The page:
On April 30, 2018, the 7th Circuit affirmed an order of summary judgment in favor of a defendant employer in a federal lawsuit in which the plaintiff alleged that the defendant retaliated against him for exercising his rights under the Family and Medical Leave Act ("FMLA") and the Americans with Disabilities Act ("ADA"). Freelain v. Village of Oak Park et al., No. 16-4074 (7th Cir. 4/30/2018). The plaintiff, an Oak Park police officer, made an internal complaint of sexual harassment, alleging that another officer made unwelcome sexual advances toward him. After he reported the alleged sexual harassment, he began to experience migraine headaches and other medical conditions that he attributed to stress related to the alleged sexual harassment, for which he took time off work. He alleged that as a result of his medical condition and use of leave time, the defendant retaliated against him, in violation of the FMLA and ADA, by classifying his sick leave as unpaid, requiring him to undergo a psychological evaluation before returning to duty, and waiting three months before approving his request to engage in outside employment. The 7th Circuit held that the subject employment actions did not constitute protected activity and that therefore, the plaintiff's FMLA and ADA retaliation claims failed as a matter of law.
On April 26, 2018, the 7th Circuit held that the disparate impact provision of the Age Discrimination in Employment Act ("ADEA") protects both outside job applicants and current employees from employment practices that have a disparate impact on older workers. Kleber v. CareFusion Corporation, No. 17-1206 (7th Cir. 4/26/2018). The ADEA prohibits employment practices that discriminate intentionally against older workers as well as employment policies that are facially neutral but have a disparate impact on older workers. In this case, the 7th Circuit recognized a cause of action under the ADEA for disparate impact failure-to-hire, in the context of a hiring policy which limited the applicant pool for an attorney position to applicants with three to seven years (but no more than seven years) of legal experience.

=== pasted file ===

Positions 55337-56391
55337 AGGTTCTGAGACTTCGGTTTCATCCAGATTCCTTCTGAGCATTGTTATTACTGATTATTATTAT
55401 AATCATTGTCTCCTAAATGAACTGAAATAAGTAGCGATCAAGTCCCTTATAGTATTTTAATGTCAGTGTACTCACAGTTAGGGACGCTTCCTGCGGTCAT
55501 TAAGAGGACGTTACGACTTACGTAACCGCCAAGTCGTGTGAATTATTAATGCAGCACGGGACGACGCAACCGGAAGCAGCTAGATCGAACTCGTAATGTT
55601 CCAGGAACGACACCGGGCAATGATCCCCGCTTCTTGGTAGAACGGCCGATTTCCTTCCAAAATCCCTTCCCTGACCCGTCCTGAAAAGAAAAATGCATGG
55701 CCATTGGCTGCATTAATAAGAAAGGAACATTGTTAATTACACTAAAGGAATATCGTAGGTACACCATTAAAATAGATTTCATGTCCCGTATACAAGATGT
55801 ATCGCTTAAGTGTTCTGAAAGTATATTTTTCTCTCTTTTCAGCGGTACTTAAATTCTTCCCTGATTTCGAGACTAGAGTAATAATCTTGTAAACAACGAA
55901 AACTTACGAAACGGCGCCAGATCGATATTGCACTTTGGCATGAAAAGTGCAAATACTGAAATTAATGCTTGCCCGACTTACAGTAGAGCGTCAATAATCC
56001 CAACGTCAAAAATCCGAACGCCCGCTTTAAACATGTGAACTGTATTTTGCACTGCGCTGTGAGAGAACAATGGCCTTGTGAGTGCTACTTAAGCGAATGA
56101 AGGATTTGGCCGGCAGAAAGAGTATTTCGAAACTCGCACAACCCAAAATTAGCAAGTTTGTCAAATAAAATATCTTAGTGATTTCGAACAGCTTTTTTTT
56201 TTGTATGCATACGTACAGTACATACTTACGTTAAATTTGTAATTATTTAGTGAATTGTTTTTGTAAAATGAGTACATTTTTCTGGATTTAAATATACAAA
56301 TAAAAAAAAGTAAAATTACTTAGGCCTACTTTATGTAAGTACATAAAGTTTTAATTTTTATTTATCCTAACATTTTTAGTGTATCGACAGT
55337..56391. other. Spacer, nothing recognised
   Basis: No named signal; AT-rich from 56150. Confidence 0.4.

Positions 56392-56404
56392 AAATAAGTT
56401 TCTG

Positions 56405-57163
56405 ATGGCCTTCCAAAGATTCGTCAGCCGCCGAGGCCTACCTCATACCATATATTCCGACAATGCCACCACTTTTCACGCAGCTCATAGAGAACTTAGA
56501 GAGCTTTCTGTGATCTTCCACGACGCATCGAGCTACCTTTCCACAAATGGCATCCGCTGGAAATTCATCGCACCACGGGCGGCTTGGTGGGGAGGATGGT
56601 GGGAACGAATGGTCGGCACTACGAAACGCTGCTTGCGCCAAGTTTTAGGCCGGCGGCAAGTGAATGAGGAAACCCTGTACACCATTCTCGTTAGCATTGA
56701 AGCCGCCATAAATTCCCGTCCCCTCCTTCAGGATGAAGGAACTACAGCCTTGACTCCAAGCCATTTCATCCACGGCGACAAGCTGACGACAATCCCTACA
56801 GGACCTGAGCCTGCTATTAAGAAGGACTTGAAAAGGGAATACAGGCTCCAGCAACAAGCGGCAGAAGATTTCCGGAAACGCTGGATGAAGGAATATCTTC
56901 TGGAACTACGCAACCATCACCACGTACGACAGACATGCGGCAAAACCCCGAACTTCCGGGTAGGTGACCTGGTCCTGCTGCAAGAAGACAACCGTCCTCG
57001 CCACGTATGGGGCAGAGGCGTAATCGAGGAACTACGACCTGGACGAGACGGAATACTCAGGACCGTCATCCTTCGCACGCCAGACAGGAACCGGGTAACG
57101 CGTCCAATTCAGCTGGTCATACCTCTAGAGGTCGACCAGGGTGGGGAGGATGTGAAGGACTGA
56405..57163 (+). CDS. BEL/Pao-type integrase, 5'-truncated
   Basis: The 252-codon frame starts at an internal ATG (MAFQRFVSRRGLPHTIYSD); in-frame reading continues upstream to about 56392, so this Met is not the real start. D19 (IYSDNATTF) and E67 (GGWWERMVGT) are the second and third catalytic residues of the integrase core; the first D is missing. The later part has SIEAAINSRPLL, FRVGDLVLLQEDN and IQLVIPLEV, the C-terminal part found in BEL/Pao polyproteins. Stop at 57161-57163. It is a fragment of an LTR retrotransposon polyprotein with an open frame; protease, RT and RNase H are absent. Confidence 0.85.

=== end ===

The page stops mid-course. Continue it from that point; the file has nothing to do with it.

On April 24, 2018, the 7th Circuit affirmed an order of summary judgment in favor of a defendant employer in a Family and Medical Leave Act ("FMLA") interference lawsuit on the basis that the suit was time-barred under the FMLA's two-year statute of limitations. Sampra v. United States Department of Transportation, No. 17-2621 (7th Cir. 4/24/2018). The plaintiff sued her employer alleging that it unlawfully interfered with her rights under the FMLA by reassigning her to a different position after she returned from pregnancy leave. The district court granted summary judgment for the defendant on the merits, finding that the plaintiff was offered essentially the same position upon her return from FMLA pregnancy leave. The 7th Circuit affirmed, without reaching the merits, on the different ground that the plaintiff's FMLA lawsuit was time-barred because the plaintiff failed to file her complaint within the applicable two-year statute of limitations. The three-year statute of limitations did not apply because the plaintiff failed to provide evidence that the defendant willfully violated her rights under the FMLA.
On March 14, 2018, the 7th Circuit affirmed an order of summary judgment in a Section 1981 lawsuit in which the plaintiff alleged race discrimination and retaliation. Madlock v. WEC Energy Group, Inc., No. 17-1278 (7th Cir. 3/14/2018). The plaintiff alleged that she was transferred from one section of her employer to another as a result of racial discrimination. She also alleged that the employer retaliated against her by disciplining her after she filed an internal discrimination complaint against her former supervisor. The 7th Circuit stated that "[w]e recently cleaned out the 'rat's nest of surplus tests' that plagued our case law on the subject of race discrimination."
On March 7, 2018, the 7th Circuit affirmed an order of summary judgment in favor of the defendant, employer in a lawsuit in which the plaintiff, former employee alleged that her former employer interfered with her right to take a leave of absence under the Family and Medical Leave Act ("FMLA"), discriminated against her on the basis of her disabilities in violation of the Americans with Disabilities Act ("ADA"), failed to provide her with a reasonable accommodation for her disabilities, in violation of the ADA, and unlawfully retaliated against her for exercising her rights under the FMLA and ADA. Guzman v. Brown County, No. 16-3599 (7th Cir. 3/7/2018). The FMLA provides eligible employees who have serious health conditions with the right to take unpaid leave for up to 12 workweeks during each 12 month period. The FMLA also makes it unlawful for an employer to interfere with an employee's attempt to exercise his or her FMLA rights, or to retaliate against an employee for exercising his or her FMLA rights.